• Our hope-filled future is bound up in sharing the story of Jesus, in discipling others, in bringing those disciples together into communities of believers, and in developing and releasing those believers to create other communities... till Jesus the King comes again!

Swift Trust

Listening to a webinar the other day on leading global virtual teams (www.ecornell.com/june16archive), I was struck by the timeliness of the presenter’s comments when he said, “Trust is the glue of the global workplace.”  As we have walked through this idea of community, we have been asking one another what elements are part of how that community should function.  Yet, somehow deep in hearts we know that community is tenuous (if not impossible) without trust.  

Right there is the start of so many critical questions: what is trust?  How would we describe it or define it?  How does it work out in community? 

Now here’s where the presenter in this webinar caught me by surprise.  Noting that trust was the “glue of the global workplace,” he defined trust in this way: “the willingness to make oneself vulnerable to another.”  I would not have written the definition in this way.  My definition would have tilted more towards “me” and how I could have confidence in another; what are the factors that would make me more likely to put my faith in another person.  Then the proverbial snowball  began to gain speed as I thought of so many biblical illustrations or texts like the one in 1 Corinthians 13:7, where the apostle Paul writes: “[Love] bears (or puts up with) all things, believes all things, hopes all things, endures all things.”  Our offer of trust flows out of the reality that Jesus made Himself vulnerable for us, so that through His sacrifice and love we might make ourselves vulnerable to others.

Often people tell me that “trust needs to be earned.”  While I certainly agree with that statement, I’m wondering if there is not a sense in which our community needs to practice what this presenter called “swift trust”.  “Swift trust” would mean that we start by assuming that others are worthy of trust (by that offer, we actually make ourselves vulnerable to both joy and disappointment), and then look for indicators that would validate that trust.  So, how might this change our experience of community together?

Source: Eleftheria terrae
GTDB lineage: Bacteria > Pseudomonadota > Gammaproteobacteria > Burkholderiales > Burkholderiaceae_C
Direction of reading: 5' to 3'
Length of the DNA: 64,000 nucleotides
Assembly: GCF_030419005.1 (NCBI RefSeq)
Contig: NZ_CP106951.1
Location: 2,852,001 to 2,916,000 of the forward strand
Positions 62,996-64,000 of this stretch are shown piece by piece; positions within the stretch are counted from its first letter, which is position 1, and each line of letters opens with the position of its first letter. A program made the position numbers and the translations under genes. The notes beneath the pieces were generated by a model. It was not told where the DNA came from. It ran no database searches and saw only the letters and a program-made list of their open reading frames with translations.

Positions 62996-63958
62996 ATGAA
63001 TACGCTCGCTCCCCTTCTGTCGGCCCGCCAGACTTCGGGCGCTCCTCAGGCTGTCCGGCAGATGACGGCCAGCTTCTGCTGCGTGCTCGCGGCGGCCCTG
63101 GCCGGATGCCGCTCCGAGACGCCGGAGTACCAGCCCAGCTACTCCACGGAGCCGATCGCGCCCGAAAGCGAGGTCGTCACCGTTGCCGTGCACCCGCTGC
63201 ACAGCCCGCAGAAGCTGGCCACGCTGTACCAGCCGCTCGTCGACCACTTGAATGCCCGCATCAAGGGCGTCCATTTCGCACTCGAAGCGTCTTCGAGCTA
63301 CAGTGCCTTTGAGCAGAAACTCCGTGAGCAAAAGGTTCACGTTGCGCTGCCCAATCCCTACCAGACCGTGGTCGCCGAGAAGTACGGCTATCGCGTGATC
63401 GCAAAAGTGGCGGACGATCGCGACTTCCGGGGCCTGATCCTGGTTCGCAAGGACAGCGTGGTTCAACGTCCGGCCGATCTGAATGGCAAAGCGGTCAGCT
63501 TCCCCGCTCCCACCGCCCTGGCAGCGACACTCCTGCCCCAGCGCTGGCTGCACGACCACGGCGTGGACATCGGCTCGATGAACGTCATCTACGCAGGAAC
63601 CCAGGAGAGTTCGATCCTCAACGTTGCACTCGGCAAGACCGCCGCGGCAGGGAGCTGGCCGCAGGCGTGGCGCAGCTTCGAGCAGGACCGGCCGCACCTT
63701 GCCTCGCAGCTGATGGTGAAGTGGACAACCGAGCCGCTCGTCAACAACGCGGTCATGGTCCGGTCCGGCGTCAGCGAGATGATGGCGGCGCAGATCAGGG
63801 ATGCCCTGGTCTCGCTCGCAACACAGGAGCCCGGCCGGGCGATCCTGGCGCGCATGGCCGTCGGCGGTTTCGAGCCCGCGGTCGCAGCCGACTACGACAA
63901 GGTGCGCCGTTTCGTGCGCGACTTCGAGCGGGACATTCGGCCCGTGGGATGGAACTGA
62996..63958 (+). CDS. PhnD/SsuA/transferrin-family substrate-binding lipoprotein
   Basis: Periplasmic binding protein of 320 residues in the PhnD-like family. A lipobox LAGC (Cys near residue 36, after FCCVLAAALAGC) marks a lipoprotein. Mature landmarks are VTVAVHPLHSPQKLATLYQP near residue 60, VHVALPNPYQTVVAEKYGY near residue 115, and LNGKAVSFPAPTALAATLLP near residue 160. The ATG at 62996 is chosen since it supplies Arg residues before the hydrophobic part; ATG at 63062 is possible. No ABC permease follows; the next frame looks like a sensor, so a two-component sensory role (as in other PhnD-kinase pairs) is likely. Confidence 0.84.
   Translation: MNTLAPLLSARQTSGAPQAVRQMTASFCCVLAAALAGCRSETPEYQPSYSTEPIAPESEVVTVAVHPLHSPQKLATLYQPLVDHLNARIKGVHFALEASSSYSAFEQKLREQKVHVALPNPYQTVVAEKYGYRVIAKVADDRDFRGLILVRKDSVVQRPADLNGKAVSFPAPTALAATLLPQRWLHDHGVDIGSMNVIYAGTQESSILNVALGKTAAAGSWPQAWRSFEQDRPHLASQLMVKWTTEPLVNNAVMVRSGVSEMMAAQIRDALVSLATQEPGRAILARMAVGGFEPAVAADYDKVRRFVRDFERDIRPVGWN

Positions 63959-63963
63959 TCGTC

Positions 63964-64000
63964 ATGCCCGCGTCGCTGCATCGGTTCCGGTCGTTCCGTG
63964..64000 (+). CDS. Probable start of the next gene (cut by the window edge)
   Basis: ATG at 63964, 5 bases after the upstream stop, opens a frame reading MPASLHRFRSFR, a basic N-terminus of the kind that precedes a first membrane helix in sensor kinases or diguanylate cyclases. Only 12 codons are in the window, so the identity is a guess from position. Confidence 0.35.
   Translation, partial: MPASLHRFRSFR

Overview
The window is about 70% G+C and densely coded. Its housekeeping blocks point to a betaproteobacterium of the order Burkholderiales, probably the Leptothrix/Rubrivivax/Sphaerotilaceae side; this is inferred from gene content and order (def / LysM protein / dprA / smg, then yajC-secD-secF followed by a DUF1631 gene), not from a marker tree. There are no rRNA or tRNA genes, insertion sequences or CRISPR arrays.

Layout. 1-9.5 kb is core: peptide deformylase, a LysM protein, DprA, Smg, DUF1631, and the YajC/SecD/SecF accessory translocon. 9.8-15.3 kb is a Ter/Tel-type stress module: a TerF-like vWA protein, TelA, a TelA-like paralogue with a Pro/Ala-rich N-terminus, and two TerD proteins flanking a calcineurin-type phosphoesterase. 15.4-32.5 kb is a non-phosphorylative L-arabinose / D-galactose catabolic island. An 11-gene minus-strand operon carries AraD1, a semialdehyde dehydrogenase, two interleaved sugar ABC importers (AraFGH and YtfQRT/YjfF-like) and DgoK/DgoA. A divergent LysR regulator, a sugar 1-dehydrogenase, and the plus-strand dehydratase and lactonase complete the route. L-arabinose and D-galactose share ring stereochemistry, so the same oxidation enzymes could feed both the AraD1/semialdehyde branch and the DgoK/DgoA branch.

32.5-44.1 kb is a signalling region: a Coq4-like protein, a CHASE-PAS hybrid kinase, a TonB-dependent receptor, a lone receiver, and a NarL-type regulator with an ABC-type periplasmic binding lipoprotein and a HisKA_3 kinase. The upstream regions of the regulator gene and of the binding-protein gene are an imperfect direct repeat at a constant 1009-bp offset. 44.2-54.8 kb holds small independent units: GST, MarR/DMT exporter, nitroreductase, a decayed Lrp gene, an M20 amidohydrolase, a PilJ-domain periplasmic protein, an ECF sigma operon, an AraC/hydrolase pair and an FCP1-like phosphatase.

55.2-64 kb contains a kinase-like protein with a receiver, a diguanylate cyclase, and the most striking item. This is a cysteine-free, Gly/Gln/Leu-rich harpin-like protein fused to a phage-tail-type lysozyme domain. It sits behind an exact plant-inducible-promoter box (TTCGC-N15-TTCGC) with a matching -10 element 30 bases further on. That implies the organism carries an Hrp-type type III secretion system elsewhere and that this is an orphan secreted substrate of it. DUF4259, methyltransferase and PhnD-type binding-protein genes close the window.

3 Responses

  1. This issue of trust is mentioned so frequently when reading about teams. But the “swift trust” is what most will not be willing to offer until the other person has show it first. Powerful thought for each of us and all WT workers. But is this not what Jesus has done for us when he went to the cross for us, to provide us with a divine victory if we will only trust what He did. He took the first steps, never asked us to do anything but believe and trust.

  2. This morning in a breakfast meeting with the Taiwan team, the issue of cynicism came up as a result of a major trust buster. Tim McCracken defined cynicism as “realism without faith.” Seann Gibson labeled it with one word, “unbelief.”

    As we talked about how to avoid cynicism, we reminded ourselves of the need to come back to the foot of the cross, preach the Gospel to ourselves daily and remind ourselves that God’s Spirit is at work within us to fulfill His good purposes.

    “Swift trust” in our World Team culture is based on confidence in what God is doing in our own hearts and in the hearts of others. Our faith in God and His work allows us to trust Him at work in ourselves and at work in each other.

  3. I totally agree with Albert. We must trust our fellow brothers in Christ because of our faith in Him. We must forgive, and then we must be willing to throw out some trust – not blind 100% trust, but more like a down payment. We have to assume that the Spirit of God is working in our fellow believers hearts, and so they are worthy of that “swift trust”, but only because of God.

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